Monthly Archives: December 2012

Liz Tells Frank Stuff She Forgot About “Love Actually”

Dear Frank,

Love_Actually_movieHappy holidays! A time of shopping, togetherness, and debating whether Love Actually, Richard Curtis’s 2003 Christmas romantic comedy to end all Christmas romantic comedies, is the absolute worst or the absolute best.

Every time I watch it, I’m not really sure of the answer. I mean, I adore some percentage of it, and I loathe some other percentage, and because the movie is fundamentally schizophrenic, that percentage is never the same twice.

But there is a lot to love, especially if you’re like me, and looking up cast lists on the IMDB is like breathing. EVERYONE is in this movie, Frank. Read the rest of this entry


Liz Tells Frank What Happened In “John Carter”

Dear Frank,

john-carter-poster-red-marsAbout a year or so ago, you may recall, I told you about the John Carter of Mars trailer, because (like many things I tell you about here) I thought it was pretty stupid. But for some reason I was cautiously optimistic about the film itself, based entirely on the fact that writer/director Andrew Stanton had made some pretty good movies already, and he seemed likely to keep a good thing going — especially because he was such a passionate fanboy about the source material.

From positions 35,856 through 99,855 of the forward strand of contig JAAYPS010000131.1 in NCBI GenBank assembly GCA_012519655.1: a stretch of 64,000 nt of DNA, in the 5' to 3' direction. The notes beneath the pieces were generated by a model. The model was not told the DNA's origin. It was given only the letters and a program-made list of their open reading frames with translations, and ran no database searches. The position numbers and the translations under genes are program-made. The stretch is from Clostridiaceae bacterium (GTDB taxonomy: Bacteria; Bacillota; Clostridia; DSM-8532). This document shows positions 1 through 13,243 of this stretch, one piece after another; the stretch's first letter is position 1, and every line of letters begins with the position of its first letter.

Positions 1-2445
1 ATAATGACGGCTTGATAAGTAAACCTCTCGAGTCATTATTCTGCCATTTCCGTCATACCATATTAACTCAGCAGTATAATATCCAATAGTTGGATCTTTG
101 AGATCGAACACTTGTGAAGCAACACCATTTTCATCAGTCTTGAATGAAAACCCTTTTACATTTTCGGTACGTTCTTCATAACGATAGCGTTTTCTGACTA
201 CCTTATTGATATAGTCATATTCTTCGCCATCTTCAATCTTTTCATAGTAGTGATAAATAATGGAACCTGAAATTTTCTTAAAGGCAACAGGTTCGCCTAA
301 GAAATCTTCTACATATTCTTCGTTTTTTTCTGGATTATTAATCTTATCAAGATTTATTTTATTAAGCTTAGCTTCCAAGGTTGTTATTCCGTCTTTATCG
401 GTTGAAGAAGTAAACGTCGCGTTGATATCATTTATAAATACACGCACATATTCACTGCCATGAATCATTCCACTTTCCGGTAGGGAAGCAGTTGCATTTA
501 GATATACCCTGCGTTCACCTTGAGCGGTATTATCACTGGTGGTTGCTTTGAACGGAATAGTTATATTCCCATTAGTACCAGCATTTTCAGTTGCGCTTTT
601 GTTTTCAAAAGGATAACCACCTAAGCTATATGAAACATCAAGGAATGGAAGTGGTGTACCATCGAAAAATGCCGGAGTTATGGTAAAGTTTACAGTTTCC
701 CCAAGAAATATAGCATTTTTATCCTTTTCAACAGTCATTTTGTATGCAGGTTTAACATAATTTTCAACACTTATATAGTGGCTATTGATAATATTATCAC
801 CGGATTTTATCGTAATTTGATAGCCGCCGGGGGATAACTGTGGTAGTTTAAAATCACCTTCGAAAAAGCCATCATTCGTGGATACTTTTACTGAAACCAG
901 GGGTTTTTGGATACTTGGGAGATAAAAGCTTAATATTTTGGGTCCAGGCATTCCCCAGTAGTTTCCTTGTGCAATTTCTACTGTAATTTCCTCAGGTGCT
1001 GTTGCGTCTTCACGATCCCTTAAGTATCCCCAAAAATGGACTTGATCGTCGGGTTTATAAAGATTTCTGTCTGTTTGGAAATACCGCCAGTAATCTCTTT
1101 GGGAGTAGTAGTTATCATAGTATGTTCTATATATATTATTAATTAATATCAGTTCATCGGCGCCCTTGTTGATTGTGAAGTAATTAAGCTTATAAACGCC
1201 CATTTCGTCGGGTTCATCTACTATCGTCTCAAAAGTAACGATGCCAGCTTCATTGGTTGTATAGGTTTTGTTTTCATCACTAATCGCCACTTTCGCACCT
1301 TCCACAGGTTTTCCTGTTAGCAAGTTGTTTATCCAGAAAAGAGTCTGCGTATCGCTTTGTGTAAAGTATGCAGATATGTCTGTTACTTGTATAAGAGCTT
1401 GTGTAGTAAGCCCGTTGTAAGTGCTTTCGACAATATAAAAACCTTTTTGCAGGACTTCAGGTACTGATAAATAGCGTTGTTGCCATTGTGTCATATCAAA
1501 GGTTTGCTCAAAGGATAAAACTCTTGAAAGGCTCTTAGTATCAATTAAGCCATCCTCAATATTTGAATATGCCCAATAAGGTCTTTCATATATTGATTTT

Then, of course, the movie actually came out, and the reaction was literally mixed — to the point where I couldn’t really get excited. It has taken me WEEKS, Frank, to get through this movie and figure out what the hell it was about, and I wish I could tell you why that was the case. It just boggled me, you know? Boggled.

First realization, as I sit down to watch: It feels like it’s been a long long time since I’ve seen a movie with only one company in the pre-title sequence. Like, everything has like at least two production companies behind it these days — five, if you’re from Europe. But Disney’s the only company behind this movie. Which explains why they took such a bath on it. Read the rest of this entry

John Tells Liz What Happened In “50 Shades of Grey” (Part 2)

Dear Frank,

When last we met, our friend, writer and filmmaker John Ross, was telling me what happened in the best-selling erotic not-technically-“Twilight”-fan-fiction-except-basically-still-“Twilight”-fan-fiction novel “50 Shades of Grey,” leaving us with this breathless cliffhanger:

Ana wakes up the next morning to find herself in Grey’s hotel suite in Portland where they did the photo shoot. Don’t worry, they didn’t do anything. As he explains over breakfast, he won’t touch her unless he has her “written consent to do so.” What does he mean by that?! Refrain. He assures her that all will be revealed later that night, at which point, I guess, he will finally touch her. But in the elevator, he can’t seem to contain himself and—pinning her arms above her with one hand and grabbing her hair with the other—proceeds to try to fit her whole head in his mouth. Afterwards, he promises to never do that again until the paperwork is signed. What paperwork?! What is this mysterious man’s mysterious secret?!

Now, we go further down the rabbit hole, as things intensify for not-Bella-and-Edward’s relationship, as does John Ross’s use of “Ghost Recon: Future Soldier” as a coping mechanism…